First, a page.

Yesterday, at his party’s conference, the chancellor George Osbourne announced plans for a Help to Work scheme for the long-term unemployed. This morning’s free paper has already dubbed it ‘Womble for welfare’ as it’d require claimants to pick up litter and clean graffiti.
I thought Cath – the employment advisor whose course I wrote about – would be dead against it. “If it helps build up self-esteem and motivation I’d be right behind it,” she says. “But, you know, they’ve had these ideas before and mostly it’s to please the voters, they are never planned out properly.
“I guarantee if we interview every single person who is unemployed there would be very few who say they love it. Very few. But the fear of losing their benefits is immense and so they’d rather stay where they are, it feels safer. When a new scheme sounds like a threat – like this does – then it’s not going to work.”
It’s employment day at the UCAN and the regular staff have some specialist support. As well as Cath, there’s Michael, locally-renowned for his CV expertise; Paula, a training provider, who plugs her BTEC courses and Nigel from the Careers Service who barely has space in one of the small offices to perch his laptop.
By mid morning Morag has arrived. She’s excited about having an application form to fill out. A friend told her about a cleaning job at the town’s theatre and she’s clutching the job spec and application form. She has until five tomorrow to return the completed form.
“The important part is this,” says Carl as he shows her the ‘essential criteria’ part of the job spec. “Here you might want to demonstrate how you’ve worked as part of a team. For example, while I was working for such and such a company, I worked as part of a team…”
“…can that be for a school as well? When we were doing displays we all used to work together.”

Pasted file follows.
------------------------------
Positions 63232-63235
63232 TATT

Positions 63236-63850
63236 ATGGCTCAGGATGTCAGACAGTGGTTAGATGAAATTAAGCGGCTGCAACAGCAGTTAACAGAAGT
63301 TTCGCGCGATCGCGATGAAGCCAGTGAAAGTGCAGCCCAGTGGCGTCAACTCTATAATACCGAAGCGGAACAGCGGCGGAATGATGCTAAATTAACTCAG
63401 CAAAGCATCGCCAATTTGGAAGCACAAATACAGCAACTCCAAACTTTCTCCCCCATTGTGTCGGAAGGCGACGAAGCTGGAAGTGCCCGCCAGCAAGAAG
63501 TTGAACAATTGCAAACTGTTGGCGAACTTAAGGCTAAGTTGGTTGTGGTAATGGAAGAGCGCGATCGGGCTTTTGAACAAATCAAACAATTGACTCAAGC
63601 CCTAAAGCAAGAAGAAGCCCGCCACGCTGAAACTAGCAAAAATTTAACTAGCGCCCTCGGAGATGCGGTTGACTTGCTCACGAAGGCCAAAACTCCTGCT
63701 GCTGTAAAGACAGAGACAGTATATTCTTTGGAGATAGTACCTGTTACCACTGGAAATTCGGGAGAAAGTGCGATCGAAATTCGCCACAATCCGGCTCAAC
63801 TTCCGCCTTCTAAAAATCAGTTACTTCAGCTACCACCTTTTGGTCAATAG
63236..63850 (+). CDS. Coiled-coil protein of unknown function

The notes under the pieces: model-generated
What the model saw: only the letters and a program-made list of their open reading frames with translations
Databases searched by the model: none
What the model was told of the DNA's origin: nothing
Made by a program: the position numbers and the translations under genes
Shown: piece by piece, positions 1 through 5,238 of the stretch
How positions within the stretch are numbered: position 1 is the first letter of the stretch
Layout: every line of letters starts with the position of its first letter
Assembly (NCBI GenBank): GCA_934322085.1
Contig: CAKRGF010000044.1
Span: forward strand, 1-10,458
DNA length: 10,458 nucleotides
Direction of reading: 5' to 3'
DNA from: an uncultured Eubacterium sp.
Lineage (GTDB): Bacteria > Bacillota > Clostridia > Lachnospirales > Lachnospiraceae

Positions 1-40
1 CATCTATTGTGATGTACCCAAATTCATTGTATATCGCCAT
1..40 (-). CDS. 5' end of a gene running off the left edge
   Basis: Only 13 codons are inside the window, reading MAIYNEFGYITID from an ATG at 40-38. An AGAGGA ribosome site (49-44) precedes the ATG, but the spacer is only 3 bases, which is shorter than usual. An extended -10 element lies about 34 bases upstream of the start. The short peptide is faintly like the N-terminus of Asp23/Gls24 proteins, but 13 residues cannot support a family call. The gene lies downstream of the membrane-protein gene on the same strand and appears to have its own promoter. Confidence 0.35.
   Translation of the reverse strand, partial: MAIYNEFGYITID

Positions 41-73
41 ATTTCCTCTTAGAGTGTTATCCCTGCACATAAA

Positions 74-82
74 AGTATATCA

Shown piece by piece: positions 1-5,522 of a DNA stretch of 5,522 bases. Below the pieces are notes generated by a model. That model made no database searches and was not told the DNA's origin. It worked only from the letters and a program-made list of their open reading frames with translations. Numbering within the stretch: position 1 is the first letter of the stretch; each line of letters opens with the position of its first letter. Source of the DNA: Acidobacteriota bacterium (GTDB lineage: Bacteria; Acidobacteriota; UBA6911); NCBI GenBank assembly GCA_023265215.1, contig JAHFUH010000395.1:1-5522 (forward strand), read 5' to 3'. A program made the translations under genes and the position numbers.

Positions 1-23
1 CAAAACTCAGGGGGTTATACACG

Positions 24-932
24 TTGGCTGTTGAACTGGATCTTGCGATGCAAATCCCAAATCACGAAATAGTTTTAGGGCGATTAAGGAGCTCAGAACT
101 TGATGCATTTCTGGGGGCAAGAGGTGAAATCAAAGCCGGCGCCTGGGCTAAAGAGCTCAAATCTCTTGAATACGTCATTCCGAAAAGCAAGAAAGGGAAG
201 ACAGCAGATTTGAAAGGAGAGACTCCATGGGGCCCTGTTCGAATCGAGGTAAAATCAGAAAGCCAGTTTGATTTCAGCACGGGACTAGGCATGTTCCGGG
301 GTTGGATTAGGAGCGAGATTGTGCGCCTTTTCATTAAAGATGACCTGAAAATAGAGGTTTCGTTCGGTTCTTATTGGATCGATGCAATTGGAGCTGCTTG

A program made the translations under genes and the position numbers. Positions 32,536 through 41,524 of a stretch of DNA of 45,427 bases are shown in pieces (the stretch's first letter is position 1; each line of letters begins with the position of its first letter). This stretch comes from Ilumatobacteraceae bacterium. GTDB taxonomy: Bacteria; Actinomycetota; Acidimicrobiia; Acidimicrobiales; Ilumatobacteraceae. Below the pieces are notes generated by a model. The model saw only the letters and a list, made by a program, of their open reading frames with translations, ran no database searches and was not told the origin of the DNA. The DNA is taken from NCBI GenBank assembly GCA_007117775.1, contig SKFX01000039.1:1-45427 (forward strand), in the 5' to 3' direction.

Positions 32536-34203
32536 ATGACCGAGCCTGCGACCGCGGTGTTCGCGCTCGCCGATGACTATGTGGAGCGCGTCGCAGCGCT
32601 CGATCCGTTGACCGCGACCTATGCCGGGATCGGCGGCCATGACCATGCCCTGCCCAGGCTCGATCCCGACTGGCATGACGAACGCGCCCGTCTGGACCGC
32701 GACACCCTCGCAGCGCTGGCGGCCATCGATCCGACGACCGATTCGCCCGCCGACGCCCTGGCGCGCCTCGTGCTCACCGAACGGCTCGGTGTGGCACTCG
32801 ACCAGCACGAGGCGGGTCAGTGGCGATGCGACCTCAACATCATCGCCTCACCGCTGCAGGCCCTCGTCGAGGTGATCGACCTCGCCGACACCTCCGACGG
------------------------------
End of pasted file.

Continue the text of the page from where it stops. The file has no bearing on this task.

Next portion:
“Yeah, that’s great. Anything like that,” says Carl. “Clean to high standards, to be punctual and efficient, able to be flexible as regards working hours. So you need to think how you meet these. They are the skills you need to do this job, that’s basically what they are saying.”
There seems to be a change in Morag even since last week when we went to the Jobcentre together. Since then she’s been to a job fair; she’s getting help with an application and is coming back this afternoon to see Nigel, the careers advisor.
Within ten minutes of the work club session starting after lunch, all the computers are occupied. Notebook in hand, I look around the small room, trying to work out who’s doing what.
CV maestro Michael is helping a man complete his CV for a warehousing job. Next to him Paula is helping another. Rosanne is keeping tabs on who is next in the queue for either a CV or a consultation with Nigel.
The front door is opened again and again. Each time a head bobs in, takes a look at the frenetic activity and disappears. “I’ll be back later,” I hear one of the heads say.
Carl is multi-tasking, trying to help three people at once. “Just give me five minutes,” he says to one, as he jumps to another, “I’ll be right with you.”
There are now 18 people in the room. It would make a good photograph but, when I suggest it, not everyone is keen. I make do with the back of some heads.
Morag has finished her consultation with Nigel. “How did that go?” I ask, as she heads for the door.
“Great,” she says, “he’s given me some good ideas.”
“You really seem to be enjoying looking for work,” I say.
“I am. I’m determined to get a job.”